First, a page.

We’ve all been there—that carefully planned, painstakingly executed lunch sent to school with the kids comes back smushed and uneaten. If your darlings are rejecting what's packed in their lunchbox, know that you're not alone. Even food professionals get maddening results. I spent years learning how to make lunches for little ones as a personal chef with a specialty in cooking for kids. I remember when a family of young boys I cooked for found out I was sneaking vegetables into mini meatloaves sent for lunch. After that, they started shredding apart cupcakes for veggie inspection as well! I would introduce a variety of foods for afternoon snacks, so I could see first-hand what was devoured quickly. I learned that when there's a hit--work it. Of course every kid has his or her likes and dislikes, but here are a few foolproof tricks I discovered over the years for making bag lunches a little more fun:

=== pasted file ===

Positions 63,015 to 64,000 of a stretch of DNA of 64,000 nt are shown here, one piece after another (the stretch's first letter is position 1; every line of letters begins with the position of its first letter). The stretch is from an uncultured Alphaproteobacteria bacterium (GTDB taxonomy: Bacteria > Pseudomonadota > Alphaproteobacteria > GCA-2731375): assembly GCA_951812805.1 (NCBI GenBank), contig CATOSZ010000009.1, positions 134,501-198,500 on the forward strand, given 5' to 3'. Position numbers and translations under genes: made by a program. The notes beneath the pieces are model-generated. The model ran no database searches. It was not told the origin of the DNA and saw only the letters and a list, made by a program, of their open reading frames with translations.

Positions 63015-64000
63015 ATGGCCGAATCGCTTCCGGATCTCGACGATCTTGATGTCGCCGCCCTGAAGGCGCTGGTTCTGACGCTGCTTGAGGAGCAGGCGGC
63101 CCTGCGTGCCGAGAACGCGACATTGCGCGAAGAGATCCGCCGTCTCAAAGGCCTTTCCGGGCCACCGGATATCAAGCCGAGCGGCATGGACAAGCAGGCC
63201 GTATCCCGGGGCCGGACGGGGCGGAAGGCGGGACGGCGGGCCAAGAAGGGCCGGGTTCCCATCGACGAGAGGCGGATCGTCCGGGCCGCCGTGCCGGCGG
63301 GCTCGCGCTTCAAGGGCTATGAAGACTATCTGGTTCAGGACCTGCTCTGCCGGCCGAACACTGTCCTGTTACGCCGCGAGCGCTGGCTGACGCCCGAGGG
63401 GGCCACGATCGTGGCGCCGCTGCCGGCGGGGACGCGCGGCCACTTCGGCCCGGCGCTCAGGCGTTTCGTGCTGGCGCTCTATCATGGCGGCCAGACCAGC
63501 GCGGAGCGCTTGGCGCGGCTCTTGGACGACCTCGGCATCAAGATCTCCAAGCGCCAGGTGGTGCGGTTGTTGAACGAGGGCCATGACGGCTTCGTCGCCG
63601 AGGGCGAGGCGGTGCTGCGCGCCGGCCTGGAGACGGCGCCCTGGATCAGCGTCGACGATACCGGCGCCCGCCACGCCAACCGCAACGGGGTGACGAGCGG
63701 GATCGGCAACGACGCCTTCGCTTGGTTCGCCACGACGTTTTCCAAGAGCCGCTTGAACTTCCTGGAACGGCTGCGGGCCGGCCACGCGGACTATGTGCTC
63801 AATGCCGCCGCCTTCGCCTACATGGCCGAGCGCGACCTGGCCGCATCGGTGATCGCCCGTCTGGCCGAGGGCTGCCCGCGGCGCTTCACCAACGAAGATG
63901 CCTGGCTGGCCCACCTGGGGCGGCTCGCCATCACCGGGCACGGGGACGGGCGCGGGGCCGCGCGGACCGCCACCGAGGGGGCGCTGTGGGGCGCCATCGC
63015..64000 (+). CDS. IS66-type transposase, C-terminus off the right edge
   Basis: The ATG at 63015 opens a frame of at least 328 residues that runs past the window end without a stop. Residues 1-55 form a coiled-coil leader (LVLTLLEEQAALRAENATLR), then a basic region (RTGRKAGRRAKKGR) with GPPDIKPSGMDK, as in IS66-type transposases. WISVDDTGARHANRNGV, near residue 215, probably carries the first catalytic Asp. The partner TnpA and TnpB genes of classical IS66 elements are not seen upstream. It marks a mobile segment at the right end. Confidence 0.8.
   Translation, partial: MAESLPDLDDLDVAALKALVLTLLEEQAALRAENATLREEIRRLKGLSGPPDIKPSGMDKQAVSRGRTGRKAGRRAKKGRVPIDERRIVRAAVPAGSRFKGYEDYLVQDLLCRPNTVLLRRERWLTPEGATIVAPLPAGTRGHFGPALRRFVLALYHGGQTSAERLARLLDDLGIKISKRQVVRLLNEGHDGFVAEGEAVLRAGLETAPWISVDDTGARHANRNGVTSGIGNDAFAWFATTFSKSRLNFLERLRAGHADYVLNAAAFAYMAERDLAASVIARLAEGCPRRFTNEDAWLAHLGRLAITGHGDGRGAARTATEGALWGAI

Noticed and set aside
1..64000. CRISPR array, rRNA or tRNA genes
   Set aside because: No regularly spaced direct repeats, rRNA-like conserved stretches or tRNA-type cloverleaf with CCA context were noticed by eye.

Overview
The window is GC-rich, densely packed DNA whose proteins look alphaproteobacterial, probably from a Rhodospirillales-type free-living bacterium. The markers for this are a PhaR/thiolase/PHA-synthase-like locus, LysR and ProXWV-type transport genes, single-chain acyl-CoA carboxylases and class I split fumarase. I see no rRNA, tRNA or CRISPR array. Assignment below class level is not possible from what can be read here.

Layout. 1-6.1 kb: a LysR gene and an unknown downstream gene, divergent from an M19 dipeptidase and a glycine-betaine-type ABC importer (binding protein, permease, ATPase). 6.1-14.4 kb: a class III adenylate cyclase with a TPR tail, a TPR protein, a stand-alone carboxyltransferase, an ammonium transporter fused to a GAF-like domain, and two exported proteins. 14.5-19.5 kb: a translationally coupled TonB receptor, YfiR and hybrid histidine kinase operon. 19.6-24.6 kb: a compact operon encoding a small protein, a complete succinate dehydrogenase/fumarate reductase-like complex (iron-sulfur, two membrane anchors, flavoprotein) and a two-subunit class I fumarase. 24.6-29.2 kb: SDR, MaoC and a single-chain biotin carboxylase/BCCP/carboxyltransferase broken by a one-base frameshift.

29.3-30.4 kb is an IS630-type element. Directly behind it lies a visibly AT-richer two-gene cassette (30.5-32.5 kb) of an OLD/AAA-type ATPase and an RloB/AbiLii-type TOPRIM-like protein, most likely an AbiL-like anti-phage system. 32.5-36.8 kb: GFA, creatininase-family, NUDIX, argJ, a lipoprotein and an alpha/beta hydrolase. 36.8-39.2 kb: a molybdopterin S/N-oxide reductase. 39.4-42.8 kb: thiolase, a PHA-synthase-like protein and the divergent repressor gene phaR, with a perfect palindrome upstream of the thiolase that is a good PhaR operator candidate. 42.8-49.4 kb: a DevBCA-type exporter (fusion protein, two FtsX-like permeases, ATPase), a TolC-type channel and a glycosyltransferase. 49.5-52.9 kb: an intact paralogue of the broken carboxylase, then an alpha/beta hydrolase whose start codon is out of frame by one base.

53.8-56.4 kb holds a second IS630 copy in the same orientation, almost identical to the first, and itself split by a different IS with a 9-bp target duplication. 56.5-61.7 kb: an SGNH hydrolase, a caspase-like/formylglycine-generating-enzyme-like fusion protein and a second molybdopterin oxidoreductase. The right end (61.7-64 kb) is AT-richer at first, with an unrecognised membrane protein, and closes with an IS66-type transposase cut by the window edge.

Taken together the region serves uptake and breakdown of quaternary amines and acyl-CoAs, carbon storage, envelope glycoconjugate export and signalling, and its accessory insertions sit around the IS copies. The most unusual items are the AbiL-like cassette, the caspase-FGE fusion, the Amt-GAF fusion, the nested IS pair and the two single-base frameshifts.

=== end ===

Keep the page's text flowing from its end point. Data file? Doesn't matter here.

Tuesday, September 2, 2014
http://www.huffingtonpost.com - Tuesday September 2nd, 2014
Posted by Mia at 10:28 AM
Thursday, April 17, 2014
http://www.livescience.com - Thursday April 17th, 2014
Easter is the time of year when many of us do something special with our breakfast food. In this experiment, we are going to use science to color eggs using natural dyes. While using natural dyes is a bit more time consuming than those little tablets you buy at the store, gathering and preparing them can be an interesting alternative.
Tuesday, April 15, 2014
Lately there's been so much focus on newcomers like acai and kale that less glamorous fruits and vegetables are sometimes treated like second-class citizens. But researchers are discovering new reasons to get excited about the old standbys.
Sunday, March 16, 2014
Fruits and vegetables grown decades ago were much richer in vitamins and minerals than the varieties most of us get today. The main culprit in this disturbing nutritional trend is soil depletion: Modern intensive agricultural methods have stripped increasing amounts of nutrients from the soil in which the food we eat grows. The solution is to purchase local, organic food from farmers that value their soil. Know your farmer, know your food!
Posted by Mia at 8:09 AM